It is not hard to connect the dots and assume a defenseman could be the player eventually on the move. And it seems veteran Zach Bogosian might be making the decision on which one to trade a little easier. According to TSN’s Darren Dreger, Bogosian has reportedly requested a trade out of Buffalo.

He is also not in the lineup for their game against the Nashville Predators and will be a healthy scratch as the team dresses seven defenseman, including second-year standout Rasmus Dahlin.

Dahlin will be making his return to the lineup after missing the past eight games due to a concussion.

As for Bogosian, he has been limited to just 10 games this season while injuries have been a constant issue for him throughout his career. That has been especially true during his Sabres tenure where he has never played more than 65 games in a season. He is in the final year of his current contract and will be an unrestricted free agent after this season.

The Sabres have 12 defensemen in the organization with NHL experience and are currently carrying eight on the roster.

As far as a potential return is concerned, expectations should be kept within reason given his contract status and inability to stay in the lineup over the past few years. It might be worth noting the Sabres have been rumored to be one of the teams interested in Pittsburgh Penguins forward Alex Galchenyuk as he continues to struggle to fit in with his new team.

Adam Gretz is a writer for Pro Hockey Talk on NBC Sports. Drop him a line at phtblog@nbcsports.com or follow him on Twitter @AGretz.

Sharks on fixing issues under Boughner: ‘It’s on all of us in this room’

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As with many coaches, after some time, the effect your voice has on your players wears off and new blood is needed. That’s been Peter DeBoer’s experience since becoming an NHL head coach in 2008.

Three seasons with the Panthers was followed by three-and-a-half yeah with the Devils, which brings us to his four-and-a-half season tenure with the Sharks, which ended Wednesday night with his firing. Each stop of his coaching journey has seen improvement, with his most successful job done in San Jose where the team made the Stanley Cup Final in his first season and reached the playoffs in his four full seasons in the Bay Area.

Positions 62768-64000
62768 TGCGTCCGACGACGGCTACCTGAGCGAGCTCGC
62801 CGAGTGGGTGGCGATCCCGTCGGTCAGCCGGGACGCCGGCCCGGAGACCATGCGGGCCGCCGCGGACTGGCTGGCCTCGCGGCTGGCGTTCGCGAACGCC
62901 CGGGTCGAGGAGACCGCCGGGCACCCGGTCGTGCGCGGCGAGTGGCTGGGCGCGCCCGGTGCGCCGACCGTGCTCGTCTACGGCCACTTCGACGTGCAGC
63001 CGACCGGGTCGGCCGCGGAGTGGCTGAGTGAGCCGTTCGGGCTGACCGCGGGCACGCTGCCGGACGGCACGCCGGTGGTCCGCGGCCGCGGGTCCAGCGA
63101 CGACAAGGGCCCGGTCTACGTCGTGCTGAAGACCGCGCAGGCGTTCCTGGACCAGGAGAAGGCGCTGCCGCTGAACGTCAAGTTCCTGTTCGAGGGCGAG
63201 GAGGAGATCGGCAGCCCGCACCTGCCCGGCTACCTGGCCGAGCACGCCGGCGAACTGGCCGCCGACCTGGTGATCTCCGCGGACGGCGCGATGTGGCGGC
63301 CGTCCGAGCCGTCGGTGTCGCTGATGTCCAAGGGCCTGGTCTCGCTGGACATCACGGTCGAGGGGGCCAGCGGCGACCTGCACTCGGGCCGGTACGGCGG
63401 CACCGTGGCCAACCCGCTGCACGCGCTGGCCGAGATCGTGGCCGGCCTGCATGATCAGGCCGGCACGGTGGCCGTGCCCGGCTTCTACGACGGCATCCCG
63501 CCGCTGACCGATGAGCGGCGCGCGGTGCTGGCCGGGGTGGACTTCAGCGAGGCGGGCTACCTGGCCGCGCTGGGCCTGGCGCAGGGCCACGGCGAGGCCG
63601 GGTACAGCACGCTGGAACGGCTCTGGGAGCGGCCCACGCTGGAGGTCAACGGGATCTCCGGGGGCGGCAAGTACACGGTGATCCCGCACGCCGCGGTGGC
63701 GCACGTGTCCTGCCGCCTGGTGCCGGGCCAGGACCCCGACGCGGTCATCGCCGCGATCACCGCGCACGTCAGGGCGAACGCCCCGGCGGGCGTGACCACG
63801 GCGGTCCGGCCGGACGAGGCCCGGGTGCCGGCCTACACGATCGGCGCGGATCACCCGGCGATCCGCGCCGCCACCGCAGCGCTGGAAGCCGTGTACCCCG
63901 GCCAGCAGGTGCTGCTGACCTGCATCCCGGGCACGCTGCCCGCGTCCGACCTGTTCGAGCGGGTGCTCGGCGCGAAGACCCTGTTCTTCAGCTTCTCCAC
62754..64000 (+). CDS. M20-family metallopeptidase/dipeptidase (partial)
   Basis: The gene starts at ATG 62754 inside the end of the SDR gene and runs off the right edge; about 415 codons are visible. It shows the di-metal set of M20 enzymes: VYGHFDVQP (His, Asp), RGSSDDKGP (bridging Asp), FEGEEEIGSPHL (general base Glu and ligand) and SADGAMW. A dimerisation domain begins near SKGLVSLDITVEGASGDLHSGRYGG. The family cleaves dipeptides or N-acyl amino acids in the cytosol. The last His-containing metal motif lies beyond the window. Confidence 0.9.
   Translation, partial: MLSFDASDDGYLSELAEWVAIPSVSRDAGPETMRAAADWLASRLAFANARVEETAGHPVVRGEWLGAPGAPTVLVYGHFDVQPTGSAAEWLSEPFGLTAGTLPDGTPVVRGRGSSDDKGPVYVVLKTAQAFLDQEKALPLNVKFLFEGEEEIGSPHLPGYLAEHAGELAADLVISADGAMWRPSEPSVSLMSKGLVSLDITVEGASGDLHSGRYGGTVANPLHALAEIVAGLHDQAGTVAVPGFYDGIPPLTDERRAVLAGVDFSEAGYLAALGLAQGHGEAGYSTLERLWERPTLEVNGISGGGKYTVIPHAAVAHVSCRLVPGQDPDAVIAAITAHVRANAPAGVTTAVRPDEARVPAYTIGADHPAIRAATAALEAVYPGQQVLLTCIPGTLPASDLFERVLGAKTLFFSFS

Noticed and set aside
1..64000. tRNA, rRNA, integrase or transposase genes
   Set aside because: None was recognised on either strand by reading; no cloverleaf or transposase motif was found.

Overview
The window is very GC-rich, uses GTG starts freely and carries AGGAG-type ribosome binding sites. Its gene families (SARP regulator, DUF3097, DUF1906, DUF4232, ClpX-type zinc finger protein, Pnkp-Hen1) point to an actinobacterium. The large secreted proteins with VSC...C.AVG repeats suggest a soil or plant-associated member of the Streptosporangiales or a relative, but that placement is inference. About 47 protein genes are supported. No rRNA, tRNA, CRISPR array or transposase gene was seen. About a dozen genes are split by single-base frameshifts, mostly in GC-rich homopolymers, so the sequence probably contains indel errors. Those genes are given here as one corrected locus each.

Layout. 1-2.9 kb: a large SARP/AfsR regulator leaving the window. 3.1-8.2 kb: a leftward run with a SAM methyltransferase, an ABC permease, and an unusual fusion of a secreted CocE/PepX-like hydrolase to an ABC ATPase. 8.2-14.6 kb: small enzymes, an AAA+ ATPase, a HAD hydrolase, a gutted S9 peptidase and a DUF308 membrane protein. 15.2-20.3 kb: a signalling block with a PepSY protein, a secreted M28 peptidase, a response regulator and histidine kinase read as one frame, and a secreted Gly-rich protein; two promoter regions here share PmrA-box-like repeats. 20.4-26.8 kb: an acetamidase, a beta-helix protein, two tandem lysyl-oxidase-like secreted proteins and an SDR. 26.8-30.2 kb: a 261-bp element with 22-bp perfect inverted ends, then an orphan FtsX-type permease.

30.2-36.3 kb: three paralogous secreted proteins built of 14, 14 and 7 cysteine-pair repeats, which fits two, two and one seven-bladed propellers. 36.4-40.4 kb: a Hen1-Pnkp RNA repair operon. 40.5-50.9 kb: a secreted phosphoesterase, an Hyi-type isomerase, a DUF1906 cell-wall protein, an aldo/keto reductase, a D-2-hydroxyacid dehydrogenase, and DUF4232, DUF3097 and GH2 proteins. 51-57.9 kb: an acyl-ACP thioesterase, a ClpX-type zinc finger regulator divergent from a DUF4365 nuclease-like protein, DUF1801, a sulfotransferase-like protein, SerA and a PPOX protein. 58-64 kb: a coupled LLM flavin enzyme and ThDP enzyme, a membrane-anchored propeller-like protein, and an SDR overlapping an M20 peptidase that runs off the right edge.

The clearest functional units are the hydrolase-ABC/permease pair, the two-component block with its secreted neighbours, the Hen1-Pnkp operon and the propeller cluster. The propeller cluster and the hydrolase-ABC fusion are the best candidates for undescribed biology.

This 15-16-2 Sharks team should have been in the “Cup Contender” category nearly halfway through this season, but has turned out to be nothing but a disappointment. A five-game losing streak was the last straw for general manager Doug Wilson and it was time for a change.

“Probably, yeah,” said Joe Thornton when asked if a new voice was needed. “I love Pete. Pete’s a fantastic coach. He took this team to where it’s never been before. Nothing but heavy respect for Pete. But it might have been time for a new voice.”

The Sharks’ goaltending has been a huge issue since last season with a league-worst .892 even strength save percentage since the start of the 2018-19, per Natural Stat Trick. There’s also an issue of team defense. San Jose is tied with the Maple Leafs with 46 high-danger goals allowed, most in the NHL. It’s a baffling statistic given they also own the league’s best penalty kill at 88.3%. Systemically, there’s something wrong.

“We’ve talked about this since the beginning of the season,” Wilson said Thursday, “whether it’s focus, whether it’s attitude. Bob [Boughner] talked about when you’re killing penalties, it’s to prevent the other team from scoring, so you come back with urgency, even though you’re a man less. It’s positioning, sticks in the right lanes. I don’t like to use the word cheating, but you’re not hoping to go the other way. If you can apply that approach 5-on-5, you’d think you’d be very strong at it.

“If you can take the idea that it’s not just to prevent the other team from scoring, but now we want to get the puck back so we can attack offensively, that’s really the mindset you have to have. When we do that well, we’re a really good hockey team.”

Making a move to shake up this roster seems like a long-shot given the Sharks’ salary cap situation. The only notable move so far came in the way of bringing back Patrick Marleau, who has six goals and 11 points in 29 games.

The only change coming will be Bob Boughner moving from assistant to head coach and a new staff featuring San Jose’s AHL head coach Roy Sommer, and former Sharks Mike Ricci and Evgeni Nabokov.

“The players trust and believe in [Boughner],” Wilson said. “And I think he’ll bring that energy, juice and joy to the game I think our team is missing right now.”

We’ll see if Boughner learned from his two playoff-less seasons with the Panthers. Whatever new system and style he wants to institute will have to be executed by the players who have played their way into this situation.